A 72-year-old woman was a passenger in a car that was pulled over earlier this week by an Oregon state trooper. The trooper discovered less than an ounce of marijuana on the elderly woman. She told the officer that the pot was legal and supplied by the federal government. After some checking into the matter, the authorities learned she was telling the truth. There are only three other patients in the country who receive federal weed.
Claim turned out to be true
After some phone calls to the U.S. Attorney’s Office and the Drug Enforcement Agency, the state troopers returned the marijuana to Elvy Musikka, who is blind in one eye.
It turns out that the U.S. government has been supplying a small number of patients with the highest grade medical marijuana since the mid-70s. At one time there were 14 patients in the program, but now there are only four.
Court settlement in 1976
The program stemmed from a 1976 court settlement in which a federal judge ruled that Robert Randall of Washington, D.C., would receive medical marijuana from the Food and Drug Administration for his glaucoma. He became the nation’s first user of legal medical marijuana.
Randall’s case led to a program in 1978. Many petitions followed from people who felt they had legitimate medical reasons to use the drug. In 1992, under the George H.W. Bush administration, the doors were closed on the program and no new patients have been accepted since.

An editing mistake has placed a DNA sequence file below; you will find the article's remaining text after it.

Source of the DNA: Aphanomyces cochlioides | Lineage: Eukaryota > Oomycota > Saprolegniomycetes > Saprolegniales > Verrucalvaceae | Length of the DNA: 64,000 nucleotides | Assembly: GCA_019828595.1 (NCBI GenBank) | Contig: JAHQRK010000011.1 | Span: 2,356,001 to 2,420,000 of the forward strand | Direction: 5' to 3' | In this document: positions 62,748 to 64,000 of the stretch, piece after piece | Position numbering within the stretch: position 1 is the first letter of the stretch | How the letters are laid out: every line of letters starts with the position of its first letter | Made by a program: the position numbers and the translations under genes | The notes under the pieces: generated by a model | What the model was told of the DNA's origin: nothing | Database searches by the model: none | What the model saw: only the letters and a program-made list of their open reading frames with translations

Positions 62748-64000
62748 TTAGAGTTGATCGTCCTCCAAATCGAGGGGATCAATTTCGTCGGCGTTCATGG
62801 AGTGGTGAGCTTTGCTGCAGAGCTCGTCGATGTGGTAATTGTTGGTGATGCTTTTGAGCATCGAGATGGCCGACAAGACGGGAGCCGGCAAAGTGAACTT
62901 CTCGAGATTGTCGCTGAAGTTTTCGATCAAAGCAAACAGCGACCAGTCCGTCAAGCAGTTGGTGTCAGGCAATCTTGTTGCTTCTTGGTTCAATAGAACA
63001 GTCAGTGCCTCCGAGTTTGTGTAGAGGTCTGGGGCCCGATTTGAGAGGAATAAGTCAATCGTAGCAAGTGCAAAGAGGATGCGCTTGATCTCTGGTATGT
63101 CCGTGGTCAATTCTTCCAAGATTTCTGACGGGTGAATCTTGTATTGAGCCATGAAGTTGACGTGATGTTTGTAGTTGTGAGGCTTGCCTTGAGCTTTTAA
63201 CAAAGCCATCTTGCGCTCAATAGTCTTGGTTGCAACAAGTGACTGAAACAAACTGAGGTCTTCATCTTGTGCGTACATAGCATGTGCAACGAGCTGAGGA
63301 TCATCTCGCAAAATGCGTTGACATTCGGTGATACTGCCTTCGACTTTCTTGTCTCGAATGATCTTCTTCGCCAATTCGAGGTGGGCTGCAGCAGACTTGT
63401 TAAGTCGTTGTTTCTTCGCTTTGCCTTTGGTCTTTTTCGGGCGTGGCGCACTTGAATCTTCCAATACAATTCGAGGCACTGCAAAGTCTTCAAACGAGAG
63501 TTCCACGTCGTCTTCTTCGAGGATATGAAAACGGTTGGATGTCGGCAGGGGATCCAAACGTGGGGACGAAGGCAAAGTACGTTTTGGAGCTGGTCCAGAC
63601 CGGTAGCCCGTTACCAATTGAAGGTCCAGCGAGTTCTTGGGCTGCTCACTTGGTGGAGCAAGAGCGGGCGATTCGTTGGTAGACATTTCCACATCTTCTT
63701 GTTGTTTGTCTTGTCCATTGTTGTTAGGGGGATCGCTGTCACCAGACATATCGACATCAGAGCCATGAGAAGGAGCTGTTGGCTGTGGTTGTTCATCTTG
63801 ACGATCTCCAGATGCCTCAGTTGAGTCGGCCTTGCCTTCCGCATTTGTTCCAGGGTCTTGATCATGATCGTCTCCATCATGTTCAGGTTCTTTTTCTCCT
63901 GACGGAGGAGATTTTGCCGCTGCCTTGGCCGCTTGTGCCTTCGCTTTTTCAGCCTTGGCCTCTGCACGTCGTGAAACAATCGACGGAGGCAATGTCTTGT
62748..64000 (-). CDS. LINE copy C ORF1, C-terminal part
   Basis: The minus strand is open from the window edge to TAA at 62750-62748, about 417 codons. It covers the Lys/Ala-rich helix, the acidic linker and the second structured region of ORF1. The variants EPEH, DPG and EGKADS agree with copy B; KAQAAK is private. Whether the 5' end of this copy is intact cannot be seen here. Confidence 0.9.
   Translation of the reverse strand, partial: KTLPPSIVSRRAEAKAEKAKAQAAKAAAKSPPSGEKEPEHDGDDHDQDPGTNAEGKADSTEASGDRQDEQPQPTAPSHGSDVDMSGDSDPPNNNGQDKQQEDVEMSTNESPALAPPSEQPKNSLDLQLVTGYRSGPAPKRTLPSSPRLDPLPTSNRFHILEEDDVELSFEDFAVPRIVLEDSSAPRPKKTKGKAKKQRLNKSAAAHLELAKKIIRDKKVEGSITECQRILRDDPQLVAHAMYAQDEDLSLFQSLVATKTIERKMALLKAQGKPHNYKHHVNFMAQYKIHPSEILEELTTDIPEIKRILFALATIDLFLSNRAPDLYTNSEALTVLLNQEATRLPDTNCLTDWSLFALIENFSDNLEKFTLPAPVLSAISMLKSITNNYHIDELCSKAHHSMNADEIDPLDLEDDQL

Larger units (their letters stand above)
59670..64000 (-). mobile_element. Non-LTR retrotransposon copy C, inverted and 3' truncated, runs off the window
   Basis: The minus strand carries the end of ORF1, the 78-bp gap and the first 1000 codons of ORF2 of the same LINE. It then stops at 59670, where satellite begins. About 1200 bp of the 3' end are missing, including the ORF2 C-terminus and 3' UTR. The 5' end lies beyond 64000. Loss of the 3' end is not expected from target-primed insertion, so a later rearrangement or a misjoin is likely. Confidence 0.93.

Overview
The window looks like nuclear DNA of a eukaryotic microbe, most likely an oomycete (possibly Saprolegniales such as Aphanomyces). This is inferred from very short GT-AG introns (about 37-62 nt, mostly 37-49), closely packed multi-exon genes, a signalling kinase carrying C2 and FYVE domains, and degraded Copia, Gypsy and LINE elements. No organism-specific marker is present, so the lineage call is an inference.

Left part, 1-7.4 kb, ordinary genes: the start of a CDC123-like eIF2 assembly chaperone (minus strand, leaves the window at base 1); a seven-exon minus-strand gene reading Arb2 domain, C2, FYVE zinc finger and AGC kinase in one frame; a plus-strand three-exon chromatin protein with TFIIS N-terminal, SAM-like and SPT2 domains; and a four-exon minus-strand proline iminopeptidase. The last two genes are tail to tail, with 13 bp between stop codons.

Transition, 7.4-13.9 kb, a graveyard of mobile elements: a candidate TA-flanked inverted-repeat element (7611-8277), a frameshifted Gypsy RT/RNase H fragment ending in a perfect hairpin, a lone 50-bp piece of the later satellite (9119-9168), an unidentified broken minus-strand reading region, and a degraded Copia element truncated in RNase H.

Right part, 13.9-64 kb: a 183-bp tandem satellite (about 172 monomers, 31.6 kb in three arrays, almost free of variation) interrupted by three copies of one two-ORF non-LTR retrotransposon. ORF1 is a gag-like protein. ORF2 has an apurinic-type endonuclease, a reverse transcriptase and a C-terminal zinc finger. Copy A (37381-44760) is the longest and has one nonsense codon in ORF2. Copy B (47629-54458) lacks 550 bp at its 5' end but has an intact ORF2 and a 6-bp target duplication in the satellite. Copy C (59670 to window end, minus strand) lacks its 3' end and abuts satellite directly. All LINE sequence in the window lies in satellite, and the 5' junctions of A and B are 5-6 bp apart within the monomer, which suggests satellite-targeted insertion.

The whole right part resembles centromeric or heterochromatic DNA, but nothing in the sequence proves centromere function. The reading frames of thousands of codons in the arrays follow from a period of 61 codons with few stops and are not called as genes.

Is it a contradiction?
Medical marijuana advocates say the program is hypocritical because medical marijuana is illegal on a federal level. However, Steven Gust of the U.S. National Institute on Drug Abuse told The Associated Press there is no contradiction. According to Gust, the government continues to supply the four patients as a courtesy.
He also said that public health experts have determined there is no scientific basis to believe the drug helps glaucoma or any other malady.
Woman says pot is a painkiller
Musikka, however, who began receiving government dope in 1988, begs to differ. She said the federal authorities “won’t acknowledge the fact that I do not have even one aspirin in this house. I have no pain, (because of the pot).”
The federal weed has been grown at the University of Mississippi since 1968 to supply not only a handful of patients, but for scientific research on the drug.
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